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Thread: MDF vs MDO

  1. #1
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    MDF vs MDO

    In the latest Wood Mag they made some shop cabinets. I noticed that they used MDO for some panels and MDF for others in the same cabinet.

    Can somebody explain why you would use one over the other?

    Bob

  2. #2
    MDO is designed for outdoor use. It has a resin-type paper coating. Sign makers swear by the stuff. MDF is for interior use only. Lars

  3. #3
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    Quote Originally Posted by Lars Thomas
    MDO is designed for outdoor use. It has a resin-type paper coating. Sign makers swear by the stuff. MDF is for interior use only. Lars


    Why would they use MDO on a shop cabinet then?

    Bob

  4. #4
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    MDO's skin is tougher (impregnated resin), and it paints very well. MDF paints well too. I would favor MDO in a structural situation over MDF, unless the only forces were downward (as in crushing) and the MDF were on edge (like a vertical partition). If MDF gets wet, it's trash. If MDO gets wet, so what - it was made for outdoors (medium density outdoors).

  5. #5
    Bob,

    MDF was originally used as substrate material for countertops where the surface would be fully laminated and supported structurally. It runs about 90 lbs. per 4/8 sheet. The high weight tends to make it sag in spans of more than 16-24" unless its supported.

    MDO [medium density overlay] is a plywood product with the outer layers made from MDF material. It's designed to give the high structural integrity, reduced weight, and superior screw-holding ability of a plywood product but with the excellent surface paintability of MDF. Like regular ply, it comes in interior and exterior grades.

    If you're making cabinets for paint application, the smooth fiber surface on either product is a plus, but, say you wish to make raised panels, the solid MDF would work better for the door panels because you'd have no laminations showing.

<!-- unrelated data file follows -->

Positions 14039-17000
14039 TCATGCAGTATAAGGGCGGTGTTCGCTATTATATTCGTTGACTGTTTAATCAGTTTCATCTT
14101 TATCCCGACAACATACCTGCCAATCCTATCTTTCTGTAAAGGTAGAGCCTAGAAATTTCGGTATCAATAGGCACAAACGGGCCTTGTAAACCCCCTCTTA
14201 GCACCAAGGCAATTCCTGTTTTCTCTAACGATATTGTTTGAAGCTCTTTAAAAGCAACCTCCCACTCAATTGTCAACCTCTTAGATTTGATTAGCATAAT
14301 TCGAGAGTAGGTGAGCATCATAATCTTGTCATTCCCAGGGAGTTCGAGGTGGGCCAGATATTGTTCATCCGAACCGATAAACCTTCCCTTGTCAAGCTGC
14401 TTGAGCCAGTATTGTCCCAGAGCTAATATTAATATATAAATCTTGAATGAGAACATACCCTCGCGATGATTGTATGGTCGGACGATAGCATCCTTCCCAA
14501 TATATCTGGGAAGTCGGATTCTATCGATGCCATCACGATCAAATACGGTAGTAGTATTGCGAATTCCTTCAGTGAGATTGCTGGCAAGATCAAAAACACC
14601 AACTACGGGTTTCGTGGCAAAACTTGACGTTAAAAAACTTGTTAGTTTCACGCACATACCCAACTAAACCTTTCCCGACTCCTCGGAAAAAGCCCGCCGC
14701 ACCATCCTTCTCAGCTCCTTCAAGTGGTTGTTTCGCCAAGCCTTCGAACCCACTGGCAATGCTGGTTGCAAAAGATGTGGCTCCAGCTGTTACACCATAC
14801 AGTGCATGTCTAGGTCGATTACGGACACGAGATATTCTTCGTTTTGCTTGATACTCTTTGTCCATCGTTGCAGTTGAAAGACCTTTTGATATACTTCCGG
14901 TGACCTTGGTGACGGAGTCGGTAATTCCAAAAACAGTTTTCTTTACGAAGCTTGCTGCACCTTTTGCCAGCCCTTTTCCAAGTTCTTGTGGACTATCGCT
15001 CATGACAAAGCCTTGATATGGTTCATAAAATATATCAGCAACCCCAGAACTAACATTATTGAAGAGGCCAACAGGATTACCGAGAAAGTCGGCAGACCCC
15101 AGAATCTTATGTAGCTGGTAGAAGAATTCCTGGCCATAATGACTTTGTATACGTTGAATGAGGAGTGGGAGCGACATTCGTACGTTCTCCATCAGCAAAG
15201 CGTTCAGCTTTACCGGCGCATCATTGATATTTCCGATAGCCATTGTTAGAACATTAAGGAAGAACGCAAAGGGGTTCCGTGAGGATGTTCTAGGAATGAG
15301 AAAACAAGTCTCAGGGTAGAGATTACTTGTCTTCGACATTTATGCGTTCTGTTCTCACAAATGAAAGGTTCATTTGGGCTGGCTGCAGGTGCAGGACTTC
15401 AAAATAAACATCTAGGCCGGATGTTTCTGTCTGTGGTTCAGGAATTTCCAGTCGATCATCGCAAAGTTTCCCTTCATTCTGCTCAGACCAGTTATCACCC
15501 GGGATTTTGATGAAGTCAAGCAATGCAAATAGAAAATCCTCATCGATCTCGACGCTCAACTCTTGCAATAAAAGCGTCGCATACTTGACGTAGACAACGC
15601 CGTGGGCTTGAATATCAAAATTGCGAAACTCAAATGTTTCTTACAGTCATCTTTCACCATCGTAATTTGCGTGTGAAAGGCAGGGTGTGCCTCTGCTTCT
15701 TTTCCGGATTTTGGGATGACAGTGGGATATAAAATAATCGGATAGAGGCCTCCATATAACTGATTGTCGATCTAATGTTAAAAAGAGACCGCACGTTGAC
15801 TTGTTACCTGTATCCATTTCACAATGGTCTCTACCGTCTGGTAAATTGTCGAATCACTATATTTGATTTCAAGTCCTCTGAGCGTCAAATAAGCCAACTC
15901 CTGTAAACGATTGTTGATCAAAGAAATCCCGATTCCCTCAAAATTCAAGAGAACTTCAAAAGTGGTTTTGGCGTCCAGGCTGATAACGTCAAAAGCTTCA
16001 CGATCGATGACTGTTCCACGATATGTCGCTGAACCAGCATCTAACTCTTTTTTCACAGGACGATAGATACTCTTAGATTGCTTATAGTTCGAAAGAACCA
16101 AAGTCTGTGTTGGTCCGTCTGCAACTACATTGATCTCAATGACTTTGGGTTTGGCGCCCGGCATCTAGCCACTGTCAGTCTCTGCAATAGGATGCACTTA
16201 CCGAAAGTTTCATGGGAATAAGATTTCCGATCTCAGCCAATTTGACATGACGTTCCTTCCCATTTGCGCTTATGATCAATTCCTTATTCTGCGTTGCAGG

Note that any MDF edge to be painted will need to be "sized" or sealed as the stuff soaks up finish like a sponge. Best way, is to use "glue seize" which is a specific product made under several names and should be available at any paint store. I have also used watered down TiteBond (I or II) and it has done well under lacquer. Shellac will work as a sealer also, but it absorbs too much and then takes too long to outgas the solvent.

    Note also that carbide tools are called for. MDF is very abrasive and will take the edge of steel cutters (saws, rounters, and jointers) very quickly. Have your dust collector is good shape and dust mask handy, MDF powders when cut or milled. You don't want to route the stuff indoors if you can help it.

    Mark

  6. #6
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    Mdo

    Bob,
    I have used MDO several times, when making work surfaces that I want smooth.
    The overlay lets you have an immediate smooth surface. It is very durable.
    Jim
    Jim Fuller Lineville, Al

  7. #7
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    Some good comments here. I looked at using MDO for some shop cabinets awhile back, but ended up using birch plywood instead. The only reason was cost...MDO was about 50% more from my suppliers.

    Our friend Norm Abram has used a bit of MDO plywood in the last few years for shop cabinetry and some other projects in the New Yankee Workshop. It really does look nice in those applications, even unpainted.